17 Figure 4: Grouped scaling of the five dimensions (min. 0.6 point difference), index calculation 2013 Dimension 1 Dimension 2 Dimension 3 Dimension 4 Dimension 5 10 LU 10 DK 10 SE 10 BE 10 DK SE, AT, DE, DK, FI, NL, UK, EE, CZ, BE, LT, FR, LV, SI, MT, IE, SK, RO, PL, CY, IT, HU, BG PT ES, HR SE, AT, NL, FI, BE, DE FR, SI, UK, EE, LT, CY, PL, CZ, LV, IE, HU, PT, RO, MT, BG, ES, IT, SK DK FI, NL, LU UK, IE, FR, BE, SI, CY, DE, ES, CZ, EE, GR, PL, AT, LT, LV, HR, SK, PT, IT, HU, MT LU, DK, MT, SI, FI, SE, IE, FR, NL UK, AT CY, IT, DE CZ, PT, HU, PL, SK ES LT, BG, GR, EE, LV FI, NL, IE, BE, SE, FR, AT DE, LU, UK, CY, SI HU MT, PT, IT, CZ GR, HR, SK, ES, PL, LT, EE 1 GR 1 GR 1 RO 1 RO 1 LV, BG, RO Overall Labour Market Performance Index EU-28 Participation Index EU-28 without LU and HR Exclusion Risks on the Labour Market Index EU-28 without BG Distribution of Earnings Index EU-28 without HR Redistribution by the Welfare State Index EU-28 Note: The numbers on the axes represent the point values of the dimensions (for each index, 1 is the minimum and 10 the maximum value). The countries have been categorized based on differences in point values: a new group starts where the distance to the next group is at least 0.6 points. Within the groups the countries are ranked in descending order of points. Source: Eurostat, WIFO calculations.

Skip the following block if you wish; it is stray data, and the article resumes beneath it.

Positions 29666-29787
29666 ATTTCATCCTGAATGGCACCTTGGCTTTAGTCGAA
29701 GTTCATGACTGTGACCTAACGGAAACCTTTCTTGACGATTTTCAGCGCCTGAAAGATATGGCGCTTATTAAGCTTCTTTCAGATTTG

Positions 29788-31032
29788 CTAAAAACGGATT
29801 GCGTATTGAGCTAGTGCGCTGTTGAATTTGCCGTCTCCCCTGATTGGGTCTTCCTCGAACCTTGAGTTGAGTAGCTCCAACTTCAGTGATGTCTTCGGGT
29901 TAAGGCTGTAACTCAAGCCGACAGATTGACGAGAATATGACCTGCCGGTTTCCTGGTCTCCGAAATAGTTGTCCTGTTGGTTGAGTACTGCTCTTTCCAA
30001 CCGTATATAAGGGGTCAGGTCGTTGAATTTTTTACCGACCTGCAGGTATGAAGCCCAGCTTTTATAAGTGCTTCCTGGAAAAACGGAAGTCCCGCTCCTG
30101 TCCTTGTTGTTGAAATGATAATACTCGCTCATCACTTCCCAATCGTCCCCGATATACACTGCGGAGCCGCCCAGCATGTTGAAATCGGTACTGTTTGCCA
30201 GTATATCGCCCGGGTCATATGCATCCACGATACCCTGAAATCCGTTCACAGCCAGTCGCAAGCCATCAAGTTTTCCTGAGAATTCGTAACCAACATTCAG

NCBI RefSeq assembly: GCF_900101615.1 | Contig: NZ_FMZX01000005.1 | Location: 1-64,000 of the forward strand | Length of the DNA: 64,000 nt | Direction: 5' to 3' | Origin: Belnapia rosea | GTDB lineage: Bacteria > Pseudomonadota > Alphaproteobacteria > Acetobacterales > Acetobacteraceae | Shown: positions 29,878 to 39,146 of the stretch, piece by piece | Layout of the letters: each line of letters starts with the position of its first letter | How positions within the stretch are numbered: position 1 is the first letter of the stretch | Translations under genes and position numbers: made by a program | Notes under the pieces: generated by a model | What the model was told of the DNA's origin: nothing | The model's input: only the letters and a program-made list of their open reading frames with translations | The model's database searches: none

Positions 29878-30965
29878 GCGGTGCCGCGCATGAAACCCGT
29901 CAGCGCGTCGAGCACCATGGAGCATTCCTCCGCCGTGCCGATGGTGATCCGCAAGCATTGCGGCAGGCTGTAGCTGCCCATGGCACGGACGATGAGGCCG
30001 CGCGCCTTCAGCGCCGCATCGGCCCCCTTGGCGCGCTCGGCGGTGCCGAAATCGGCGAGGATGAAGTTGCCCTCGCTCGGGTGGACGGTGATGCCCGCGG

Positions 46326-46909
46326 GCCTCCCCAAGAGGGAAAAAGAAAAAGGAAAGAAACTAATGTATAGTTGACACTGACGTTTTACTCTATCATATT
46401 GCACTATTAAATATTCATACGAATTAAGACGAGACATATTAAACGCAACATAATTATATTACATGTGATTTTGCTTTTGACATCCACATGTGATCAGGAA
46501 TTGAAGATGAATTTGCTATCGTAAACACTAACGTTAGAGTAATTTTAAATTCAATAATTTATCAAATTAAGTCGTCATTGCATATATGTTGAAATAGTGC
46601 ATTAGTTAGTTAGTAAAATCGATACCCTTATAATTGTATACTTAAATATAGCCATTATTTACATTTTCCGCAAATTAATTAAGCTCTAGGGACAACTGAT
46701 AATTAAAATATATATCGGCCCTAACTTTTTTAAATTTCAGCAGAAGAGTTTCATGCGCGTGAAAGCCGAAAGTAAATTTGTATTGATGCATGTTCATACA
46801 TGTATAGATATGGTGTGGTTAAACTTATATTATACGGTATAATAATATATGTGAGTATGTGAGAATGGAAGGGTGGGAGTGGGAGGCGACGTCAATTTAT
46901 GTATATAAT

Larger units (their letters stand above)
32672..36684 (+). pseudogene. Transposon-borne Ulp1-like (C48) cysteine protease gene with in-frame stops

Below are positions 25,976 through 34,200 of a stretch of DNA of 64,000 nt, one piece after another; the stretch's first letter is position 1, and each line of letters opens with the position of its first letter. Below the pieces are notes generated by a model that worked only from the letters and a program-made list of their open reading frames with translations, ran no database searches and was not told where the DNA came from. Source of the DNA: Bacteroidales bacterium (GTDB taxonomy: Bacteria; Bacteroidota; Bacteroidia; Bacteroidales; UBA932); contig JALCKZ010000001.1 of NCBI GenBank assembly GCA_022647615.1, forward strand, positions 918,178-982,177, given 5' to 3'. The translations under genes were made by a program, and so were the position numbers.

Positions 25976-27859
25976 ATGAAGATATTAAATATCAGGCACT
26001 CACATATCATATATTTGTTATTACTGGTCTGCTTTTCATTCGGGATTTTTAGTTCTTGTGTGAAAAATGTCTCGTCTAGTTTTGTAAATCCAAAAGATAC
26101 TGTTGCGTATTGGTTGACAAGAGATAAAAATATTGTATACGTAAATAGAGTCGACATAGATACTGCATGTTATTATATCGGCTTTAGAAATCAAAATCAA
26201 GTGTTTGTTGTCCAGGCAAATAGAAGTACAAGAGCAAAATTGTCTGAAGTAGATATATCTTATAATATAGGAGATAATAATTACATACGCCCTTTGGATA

18 Figure 5: Dimension 1 Overall Labour Market Performance Index, EU-28 Source: Eurostat, WIFO calculations. The respective value forms the boundary to the next group: 5.17 = 25% percentile, 6.26 = 50% percentile and 7.80 = 75% percentile. Table 1: Positioning of countries in dimension 1 Country groups Labour Market Monitor 2013 Top field Upper middle field Lower middle field Bottom field Country groups Labour Market Monitor 2012 Top field LU, SE, AT, DE, FI, DK, NL Upper middle field EE, UK, CZ, BE, FR CY, SI Lower middle field LT PL, SK, MT, IE IT, PT Bottom field LV RO BG, HU, ES, HR, GR Country groups Labour Market Monitor 2013 LU, SE, AT, DE, DK, FI, NL UK, EE, CZ, BE, LT, FR, LV SI, MT, IE, SK, RO, PL, CY IT, HU, BG, PT, ES, HR, GR Source: Eurostat, WIFO calculations. Country categorization 2012 based on updated values. Countries along the diagonal line shaded in grey have not changed the category. Countries below the diagonal line have moved down the classification and countries above the diagonal line have moved up the classification. The data from the country groups Labour Market Monitor 2013 are based on the year 2012.